There’s no place for energy drinks in our children’s diets

For the first time in human history the world has more people that are overweight than underweight – and children today are the first generation predicted to live shorter lives than their parents because of diet and inactivity. 

Some people eat as many as 40 teaspoons of sugar every day (more than six times the recommended daily allowance). And children are known to be consuming very high levels of sugar sweetened beverages.

So hearing of the Government’s proposed ban on the sale of energy drinks in England to anybody under 18 is really promising. And if it were to come into force, it would definitely be a positive step to consolidate the evidence that sugar can be detrimental to health. 

Energy drinks contain a huge amount of sugar up to 15 tea spoons in some 500ml cans and high levels of caffeine and other additives (that are unknown in terms of effects - high sugar intake is also really bad for your teeth - with tooth extractions being the largest cause of admissions to hospital in 5-9 year olds. 

And it’s not just the sugar – large amounts of caffeine are not good for young people on a physical or lifestyle level. European guidance suggests that fully grown adults are safe to drink up to 400mg spread over a day, but high levels of caffeine can lead to anxiety, panic attacks and increased blood pressure.

You wouldn’t give your child an expresso, so why has it become socially accepted for children to be consuming so many energy drinks? 

A 250ml can of energy drink contains around 80mg of caffeine. Some children have energy drinks throughout the day, (instead of meals) which might be causing serious damage to their bodies but also it is very likely to affect their behaviour. As with everything, moderation is key but some energy drinks come in 500ml and therefore double the intake. 

There is a lot of tension between industry and health professionals about the ‘energy’ that these drinks provide. The marketing of energy drinks suggests they have ‘uplifting properties’ but they do not ‘give you wings’ they merely give you a sugar rush, which is commonly followed by dip (thus can affect behaviour, concentration etc …especially at school). Therefore it would much better to educate people about the longer-term energy they can get from different food sources.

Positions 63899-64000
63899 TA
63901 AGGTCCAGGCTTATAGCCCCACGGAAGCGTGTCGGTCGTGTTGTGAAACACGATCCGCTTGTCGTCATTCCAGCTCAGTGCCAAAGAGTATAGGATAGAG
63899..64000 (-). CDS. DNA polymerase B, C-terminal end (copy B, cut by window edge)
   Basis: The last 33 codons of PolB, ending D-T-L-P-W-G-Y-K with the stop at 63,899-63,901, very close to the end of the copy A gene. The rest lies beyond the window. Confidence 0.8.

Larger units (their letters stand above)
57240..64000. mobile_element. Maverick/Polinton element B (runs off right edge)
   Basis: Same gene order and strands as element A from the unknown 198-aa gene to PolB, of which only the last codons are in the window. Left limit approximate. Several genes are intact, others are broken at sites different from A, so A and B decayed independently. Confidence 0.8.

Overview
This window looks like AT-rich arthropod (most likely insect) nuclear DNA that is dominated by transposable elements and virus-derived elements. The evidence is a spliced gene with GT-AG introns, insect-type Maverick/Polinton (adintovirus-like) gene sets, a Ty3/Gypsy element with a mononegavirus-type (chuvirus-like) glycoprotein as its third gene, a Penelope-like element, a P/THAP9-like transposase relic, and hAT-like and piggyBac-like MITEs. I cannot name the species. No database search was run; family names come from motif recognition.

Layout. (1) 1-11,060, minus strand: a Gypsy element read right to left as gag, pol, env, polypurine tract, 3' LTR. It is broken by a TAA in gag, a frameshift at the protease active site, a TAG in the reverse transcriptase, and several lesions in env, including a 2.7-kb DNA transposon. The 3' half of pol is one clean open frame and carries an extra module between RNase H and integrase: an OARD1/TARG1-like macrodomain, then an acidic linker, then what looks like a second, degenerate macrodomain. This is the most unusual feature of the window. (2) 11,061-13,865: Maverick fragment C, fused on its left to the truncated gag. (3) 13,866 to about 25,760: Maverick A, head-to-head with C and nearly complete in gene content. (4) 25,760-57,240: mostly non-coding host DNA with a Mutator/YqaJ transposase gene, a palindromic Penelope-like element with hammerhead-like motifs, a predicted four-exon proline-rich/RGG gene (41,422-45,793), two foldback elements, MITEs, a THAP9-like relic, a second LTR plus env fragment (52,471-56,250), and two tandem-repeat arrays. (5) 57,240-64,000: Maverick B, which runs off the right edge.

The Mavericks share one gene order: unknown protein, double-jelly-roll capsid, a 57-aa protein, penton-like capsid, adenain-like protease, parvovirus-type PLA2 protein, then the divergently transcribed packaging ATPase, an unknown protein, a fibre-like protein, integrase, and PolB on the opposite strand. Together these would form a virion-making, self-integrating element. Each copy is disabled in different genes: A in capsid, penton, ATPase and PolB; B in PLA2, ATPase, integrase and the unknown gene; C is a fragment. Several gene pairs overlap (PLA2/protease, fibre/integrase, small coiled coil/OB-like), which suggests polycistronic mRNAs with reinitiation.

In addition, some supermarkets have already taken the decision to ban the sale of energy drinks to anyone under 18. The public consultation on what the age should be is currently underway. 

In Plymouth specifically, children’s obesity levels are similar to other areas in England: 

• 10 per cent of children aged 4-5 years and 16 per cent of children aged 10-11 are classified as obese
• Over 848 (in 2015/16) children aged 0-16 years had teeth removed under general anaesthetic, which is a high rate of child tooth extraction. This follows a clear deprivation gradient and tackling oral health is one of the four themes of the local Child Poverty Action Plan. 

There is an urgent need for action, so the Government proposals are a great start. In addition, our #PlymouthSugarSmart campaign (run via Food Plymouth CIC and funded by a Sustain/Sustainable Food Cities Sugar Smart Grant) got off the ground in September 2017 to support the city to become more Sugar Smart, and I’m proud to be involved.

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